On the GW2 Reddit, there are threads bemoaning the lack of an endgame right alongside threads in which new and returning players profess their utter overwhelm and confusion with what to do next.
Personally, I’ve just come off the really long term goal of making a second set of legendary armor (heavy and light now done, medium to go… at some point far far into the future); am still eyeing Astralaria with temptation but utter trepidation (second gen HoT legendaries are intensive); and settled on the more medium term goal of repeating a easier first gen legendary because I want the shiny title and the 25AP.
Besides earning gold and collecting a vast amount of T6 materials (which have thankfully crashed in price with the last few episodes and lack of economic controls), map completion for a third time is on the cards. That warrants a whole list of to-dos to eventually tick off.
In the meantime, because I’m in no hurry to chase yet another long term goal, I’ve been trying to complete the smaller, tinier achievements and collections that have been accumulating since Living Story season 4 began. There are a frighteningly large number of them.
Just when I think I’ve got a handle on what to do next, episode 3 “Long Live the Lich” drops.
So now there’s “Play Through Story Chapters” – which breaks down into three chapters, “Earn Roller Beetle Mount” – which breaks down into three multi-step collections, “Play Through, Explore and Complete New Zone” – which consists of a never-ending set of crisscrossing for dynamic events and clickable objects (the harvesting rabbit hole is a black hole of time suck for me), a slightly more finite set of map completion (albeit on only one character, lots of other lvl 80s to go, should I want to) and achievements of varying difficulty.
First impressions, by the way, is that this episode is very much a “new tech” episode.
There’s a lot of what seem like under-the-hood tweaks to improve storytelling: from better NPC AI that form formations, in-instance object changes and scripting and zone phasing that are mostly remarkably used well in the service of telling a story, possibly over-fancy tweaks to the UI to indicate new status conditions, and of course, an obsession with multi-phase boss mechanics (with a visible focus on trying to stress to all players the importance of the special action key and the break bar)… and the beetle mount.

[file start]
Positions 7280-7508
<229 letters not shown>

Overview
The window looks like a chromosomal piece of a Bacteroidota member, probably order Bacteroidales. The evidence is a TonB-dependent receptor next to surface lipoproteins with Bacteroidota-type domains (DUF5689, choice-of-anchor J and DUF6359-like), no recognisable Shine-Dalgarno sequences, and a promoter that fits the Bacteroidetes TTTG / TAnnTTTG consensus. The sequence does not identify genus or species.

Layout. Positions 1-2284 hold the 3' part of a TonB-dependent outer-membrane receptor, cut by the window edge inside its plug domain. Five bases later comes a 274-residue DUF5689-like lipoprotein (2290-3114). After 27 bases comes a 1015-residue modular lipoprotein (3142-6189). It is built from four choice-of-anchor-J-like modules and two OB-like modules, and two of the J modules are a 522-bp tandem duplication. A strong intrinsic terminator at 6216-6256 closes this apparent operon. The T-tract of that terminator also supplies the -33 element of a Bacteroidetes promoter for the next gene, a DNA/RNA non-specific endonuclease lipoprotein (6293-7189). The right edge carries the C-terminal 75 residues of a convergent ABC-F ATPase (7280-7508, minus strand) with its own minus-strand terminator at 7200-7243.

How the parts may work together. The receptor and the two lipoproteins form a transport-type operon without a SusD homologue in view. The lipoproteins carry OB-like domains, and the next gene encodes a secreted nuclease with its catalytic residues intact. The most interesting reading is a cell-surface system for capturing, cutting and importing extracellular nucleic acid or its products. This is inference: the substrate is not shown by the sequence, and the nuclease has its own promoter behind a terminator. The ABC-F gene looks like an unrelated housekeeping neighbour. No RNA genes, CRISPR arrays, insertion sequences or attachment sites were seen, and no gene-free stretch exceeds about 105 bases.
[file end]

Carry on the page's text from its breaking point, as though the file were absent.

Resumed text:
I’m overall quite okay with it; my opinion of the game these days rest more primarily on whether the servers are behaving or if I have to endure the multi-step process of logging in on a VPN to play.
Two weeks ago, I was entertaining the vague notion that I might pop back into Guild Wars 1 to attempt reaching 50 of 50 points of the Hall of Monuments.
I logged in for long enough to admire the graphics update (for such an ancient game, it’s really good!), discovered the same annoyance with server ping still existed (obviously, it’s the same AWS servers after all, if the route between me and them is fucked, it’s going to stay that way unless I take a different route via VPN), then realized I had the same problem as all the new and returning players to GW2.
The game was too overwhelming. I didn’t know where to start.
Yes, there’s a very good wiki.
Yes, I could start from scratch. (And did take a new-ish assassin character out for a short spin through some quests.)
Yes, I could take a random stab at a Hall of Monuments goal, wiki it up, and then attempt to do it with an existing character.
(Granted, that would mean I have to also a) tidy up the character, b) remember how to play that character c) figure out the overall party build and how to operate all these heroes again and d) figure out which part of the map to go to… while e) attempting higher difficulty content that I didn’t do the first time around because other stuff was easier to go for points-wise.)
The length of time I would have to play to get anywhere stretched intimidatingly in front of me, while the little voice in the back of my head whispered, “You could be spending the same time doing the shorter GW2 achievements too.”
This reluctance to play games that are likely to take a good 30-100+ hours to get anywhere has kept me from playing most commercial mainstream games out there for quite a while now. (And if I do play them, I dabble an hour or two into it and then end up distracted by something else and not quite getting back into them.)
Instead I end up playing and enjoying odd little small games, like this free gem recommended from Rock, Paper, Shotgun: Princess Remedy in a World of Hurt.
The screenshots are nothing much to look at, but in play, it is reminiscent of Game Boy sprites, with accompanying 8-bit music.
You play a Princess out to HEAL -everybody-. Ostensibly, your final goal is to cure the handsome Royal Prince, plagued with a multitude of ills.
But you’ll also go through ducks, ghosts, skeletons, mummies and even the odd human townsperson or two. Yes, Dark Lords are also included.
The actual “combat” segues you into a bullet-hell shmup screen against the little viruses, bacteria, emotional demons and other beasties that are plaguing the humans and monsters of this JRPG-like Hurtland.
It’s quick, surprisingly challenging in some later encounters, low penalty in that failure means you just try again and pretty whimsically funny.
It only takes the better part of an hour or so to experience from start to finish, and is available for the low low price of free. What’s not to like?
So the sequel, currently going for 84% off on Steam for less than a dollar in my local currency, made it into my Summer sale Steam cart alongside a bunch of other short indie games.